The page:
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Low platelet count

(4 Posts)
bankie123 Fri 14-Feb-14 15:32:21


I am 37wks pregnant and have been told I have a low platelet count. I have to see the doctor on Tuesday about this as they have went from 260+ at 28weeks-ish to 160 at 35 weeks to 98 at 37 weeks. Does anyone have any experience with this?

All advice welcome!


Tea1Sugar Fri 14-Feb-14 17:05:47

My best friend had low platelets, around 70-80. She had to see a haematologist very frequently and was given steroids for three weeks at the end of pregnancy. She was induced at 39 weeks. She was told unless her count reached a certain level (110 I think?) she wouldn't be allowed an epidural/pethidine injection due to risk of puncturing and bleeding. Likewise had it been a section it would have been under GA. Fortunately the steroids worked and she was induced at 39 weeks and delivered with an epidural.

LavenderFox Fri 14-Feb-14 18:02:37

You could have ITP (idiopathic thrombosytopenia). It is not uncommin in pregnancy and there isn't usually a 'reason' for it or any other effects either apart from the ability to have epidural and any surgical procedures during birth. You should be followed up and you need a blood test in the beginning of labour to establish where you are. Some anaesthetists will put in an epidural with platelets of 90 and above, some are happy for lower count so it depends who you ask. It is possible to give platelets by infusion if you had a caesarean and lost blood, for example so it is not terrible in case of problems, but not being able to have an epidural could obviously be a real bummer if you wanted one.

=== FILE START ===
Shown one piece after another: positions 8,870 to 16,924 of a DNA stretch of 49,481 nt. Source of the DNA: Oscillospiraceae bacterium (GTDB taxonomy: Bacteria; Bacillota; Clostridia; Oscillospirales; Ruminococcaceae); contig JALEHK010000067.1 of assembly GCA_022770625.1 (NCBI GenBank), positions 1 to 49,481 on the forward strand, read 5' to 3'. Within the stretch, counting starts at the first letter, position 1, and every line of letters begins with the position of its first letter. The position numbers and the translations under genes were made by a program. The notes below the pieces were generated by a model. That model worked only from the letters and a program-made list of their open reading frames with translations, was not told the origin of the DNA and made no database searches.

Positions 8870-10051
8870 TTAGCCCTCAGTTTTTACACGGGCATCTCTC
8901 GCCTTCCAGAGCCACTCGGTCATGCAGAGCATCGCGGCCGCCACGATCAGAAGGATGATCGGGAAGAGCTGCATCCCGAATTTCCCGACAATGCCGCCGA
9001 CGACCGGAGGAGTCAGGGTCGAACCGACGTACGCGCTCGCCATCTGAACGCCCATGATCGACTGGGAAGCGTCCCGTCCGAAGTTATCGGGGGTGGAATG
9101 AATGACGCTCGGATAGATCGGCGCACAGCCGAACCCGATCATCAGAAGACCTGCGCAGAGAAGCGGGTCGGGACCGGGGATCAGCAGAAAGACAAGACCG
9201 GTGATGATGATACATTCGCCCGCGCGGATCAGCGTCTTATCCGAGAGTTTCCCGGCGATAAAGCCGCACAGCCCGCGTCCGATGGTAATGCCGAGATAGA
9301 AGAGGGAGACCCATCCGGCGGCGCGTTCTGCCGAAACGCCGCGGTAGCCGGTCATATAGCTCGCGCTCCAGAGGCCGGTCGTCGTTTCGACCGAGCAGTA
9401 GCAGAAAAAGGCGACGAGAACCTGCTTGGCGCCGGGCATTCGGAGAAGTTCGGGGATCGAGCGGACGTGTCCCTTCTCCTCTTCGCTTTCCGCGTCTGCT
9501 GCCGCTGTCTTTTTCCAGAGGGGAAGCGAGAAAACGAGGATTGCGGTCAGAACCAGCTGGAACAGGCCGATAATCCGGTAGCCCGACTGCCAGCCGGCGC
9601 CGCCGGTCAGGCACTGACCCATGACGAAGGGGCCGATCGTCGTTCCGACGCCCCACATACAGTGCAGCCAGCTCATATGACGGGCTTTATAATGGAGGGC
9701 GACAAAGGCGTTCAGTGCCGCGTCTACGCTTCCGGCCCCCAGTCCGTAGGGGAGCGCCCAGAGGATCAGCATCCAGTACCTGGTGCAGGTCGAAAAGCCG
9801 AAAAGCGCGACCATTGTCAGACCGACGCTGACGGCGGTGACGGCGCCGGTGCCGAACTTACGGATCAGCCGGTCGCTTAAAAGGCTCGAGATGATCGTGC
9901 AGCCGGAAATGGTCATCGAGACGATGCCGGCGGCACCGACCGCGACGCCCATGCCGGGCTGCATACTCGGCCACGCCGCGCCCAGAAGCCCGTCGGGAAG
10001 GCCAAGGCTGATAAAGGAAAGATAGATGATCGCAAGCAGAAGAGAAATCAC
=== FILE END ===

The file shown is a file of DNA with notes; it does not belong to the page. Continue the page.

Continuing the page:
Jcb77 Sat 15-Feb-14 09:41:07

Hope you're feeling a bit better. Late pregnancy must be difficult enough without the added stress of further bloods etc. From an anaesthetic point of view, you can have an epidural (for labour pain) with platelet counts down to about 80 (if the rest of your clotting is normal) and a spinal anaesthetic (for surgery should you need it) with counts down to about 50. Below that, the risks of bleeding get a bit higher than the risks of a general anaesthetic (again,should you need one) if you're otherwise ok anaesthetically.
What it would be worth doing is asking if you can see an anaesthetist during pregnancy (either in an obstetric anaesthetic clinic or the duty obstetric anaesthetist on call when you ask) - it means a plan can be made and put in your notes so the anaesthetist you have when the time comes has a plan to refer to, you've had a chance to discuss options in a clear headed (non labouring!) fashion and everything goes a little smoother. There are other pain relief options that you can be given information about too.
Either way, if and when you get admitted to labour ward, ask that the anaesthetist on call be informed that you're there and that you have an issue that needs looking at. Then you can have relevant bloods and a chat before things (hopefully don't) have to be done in a hurry. Good luck!

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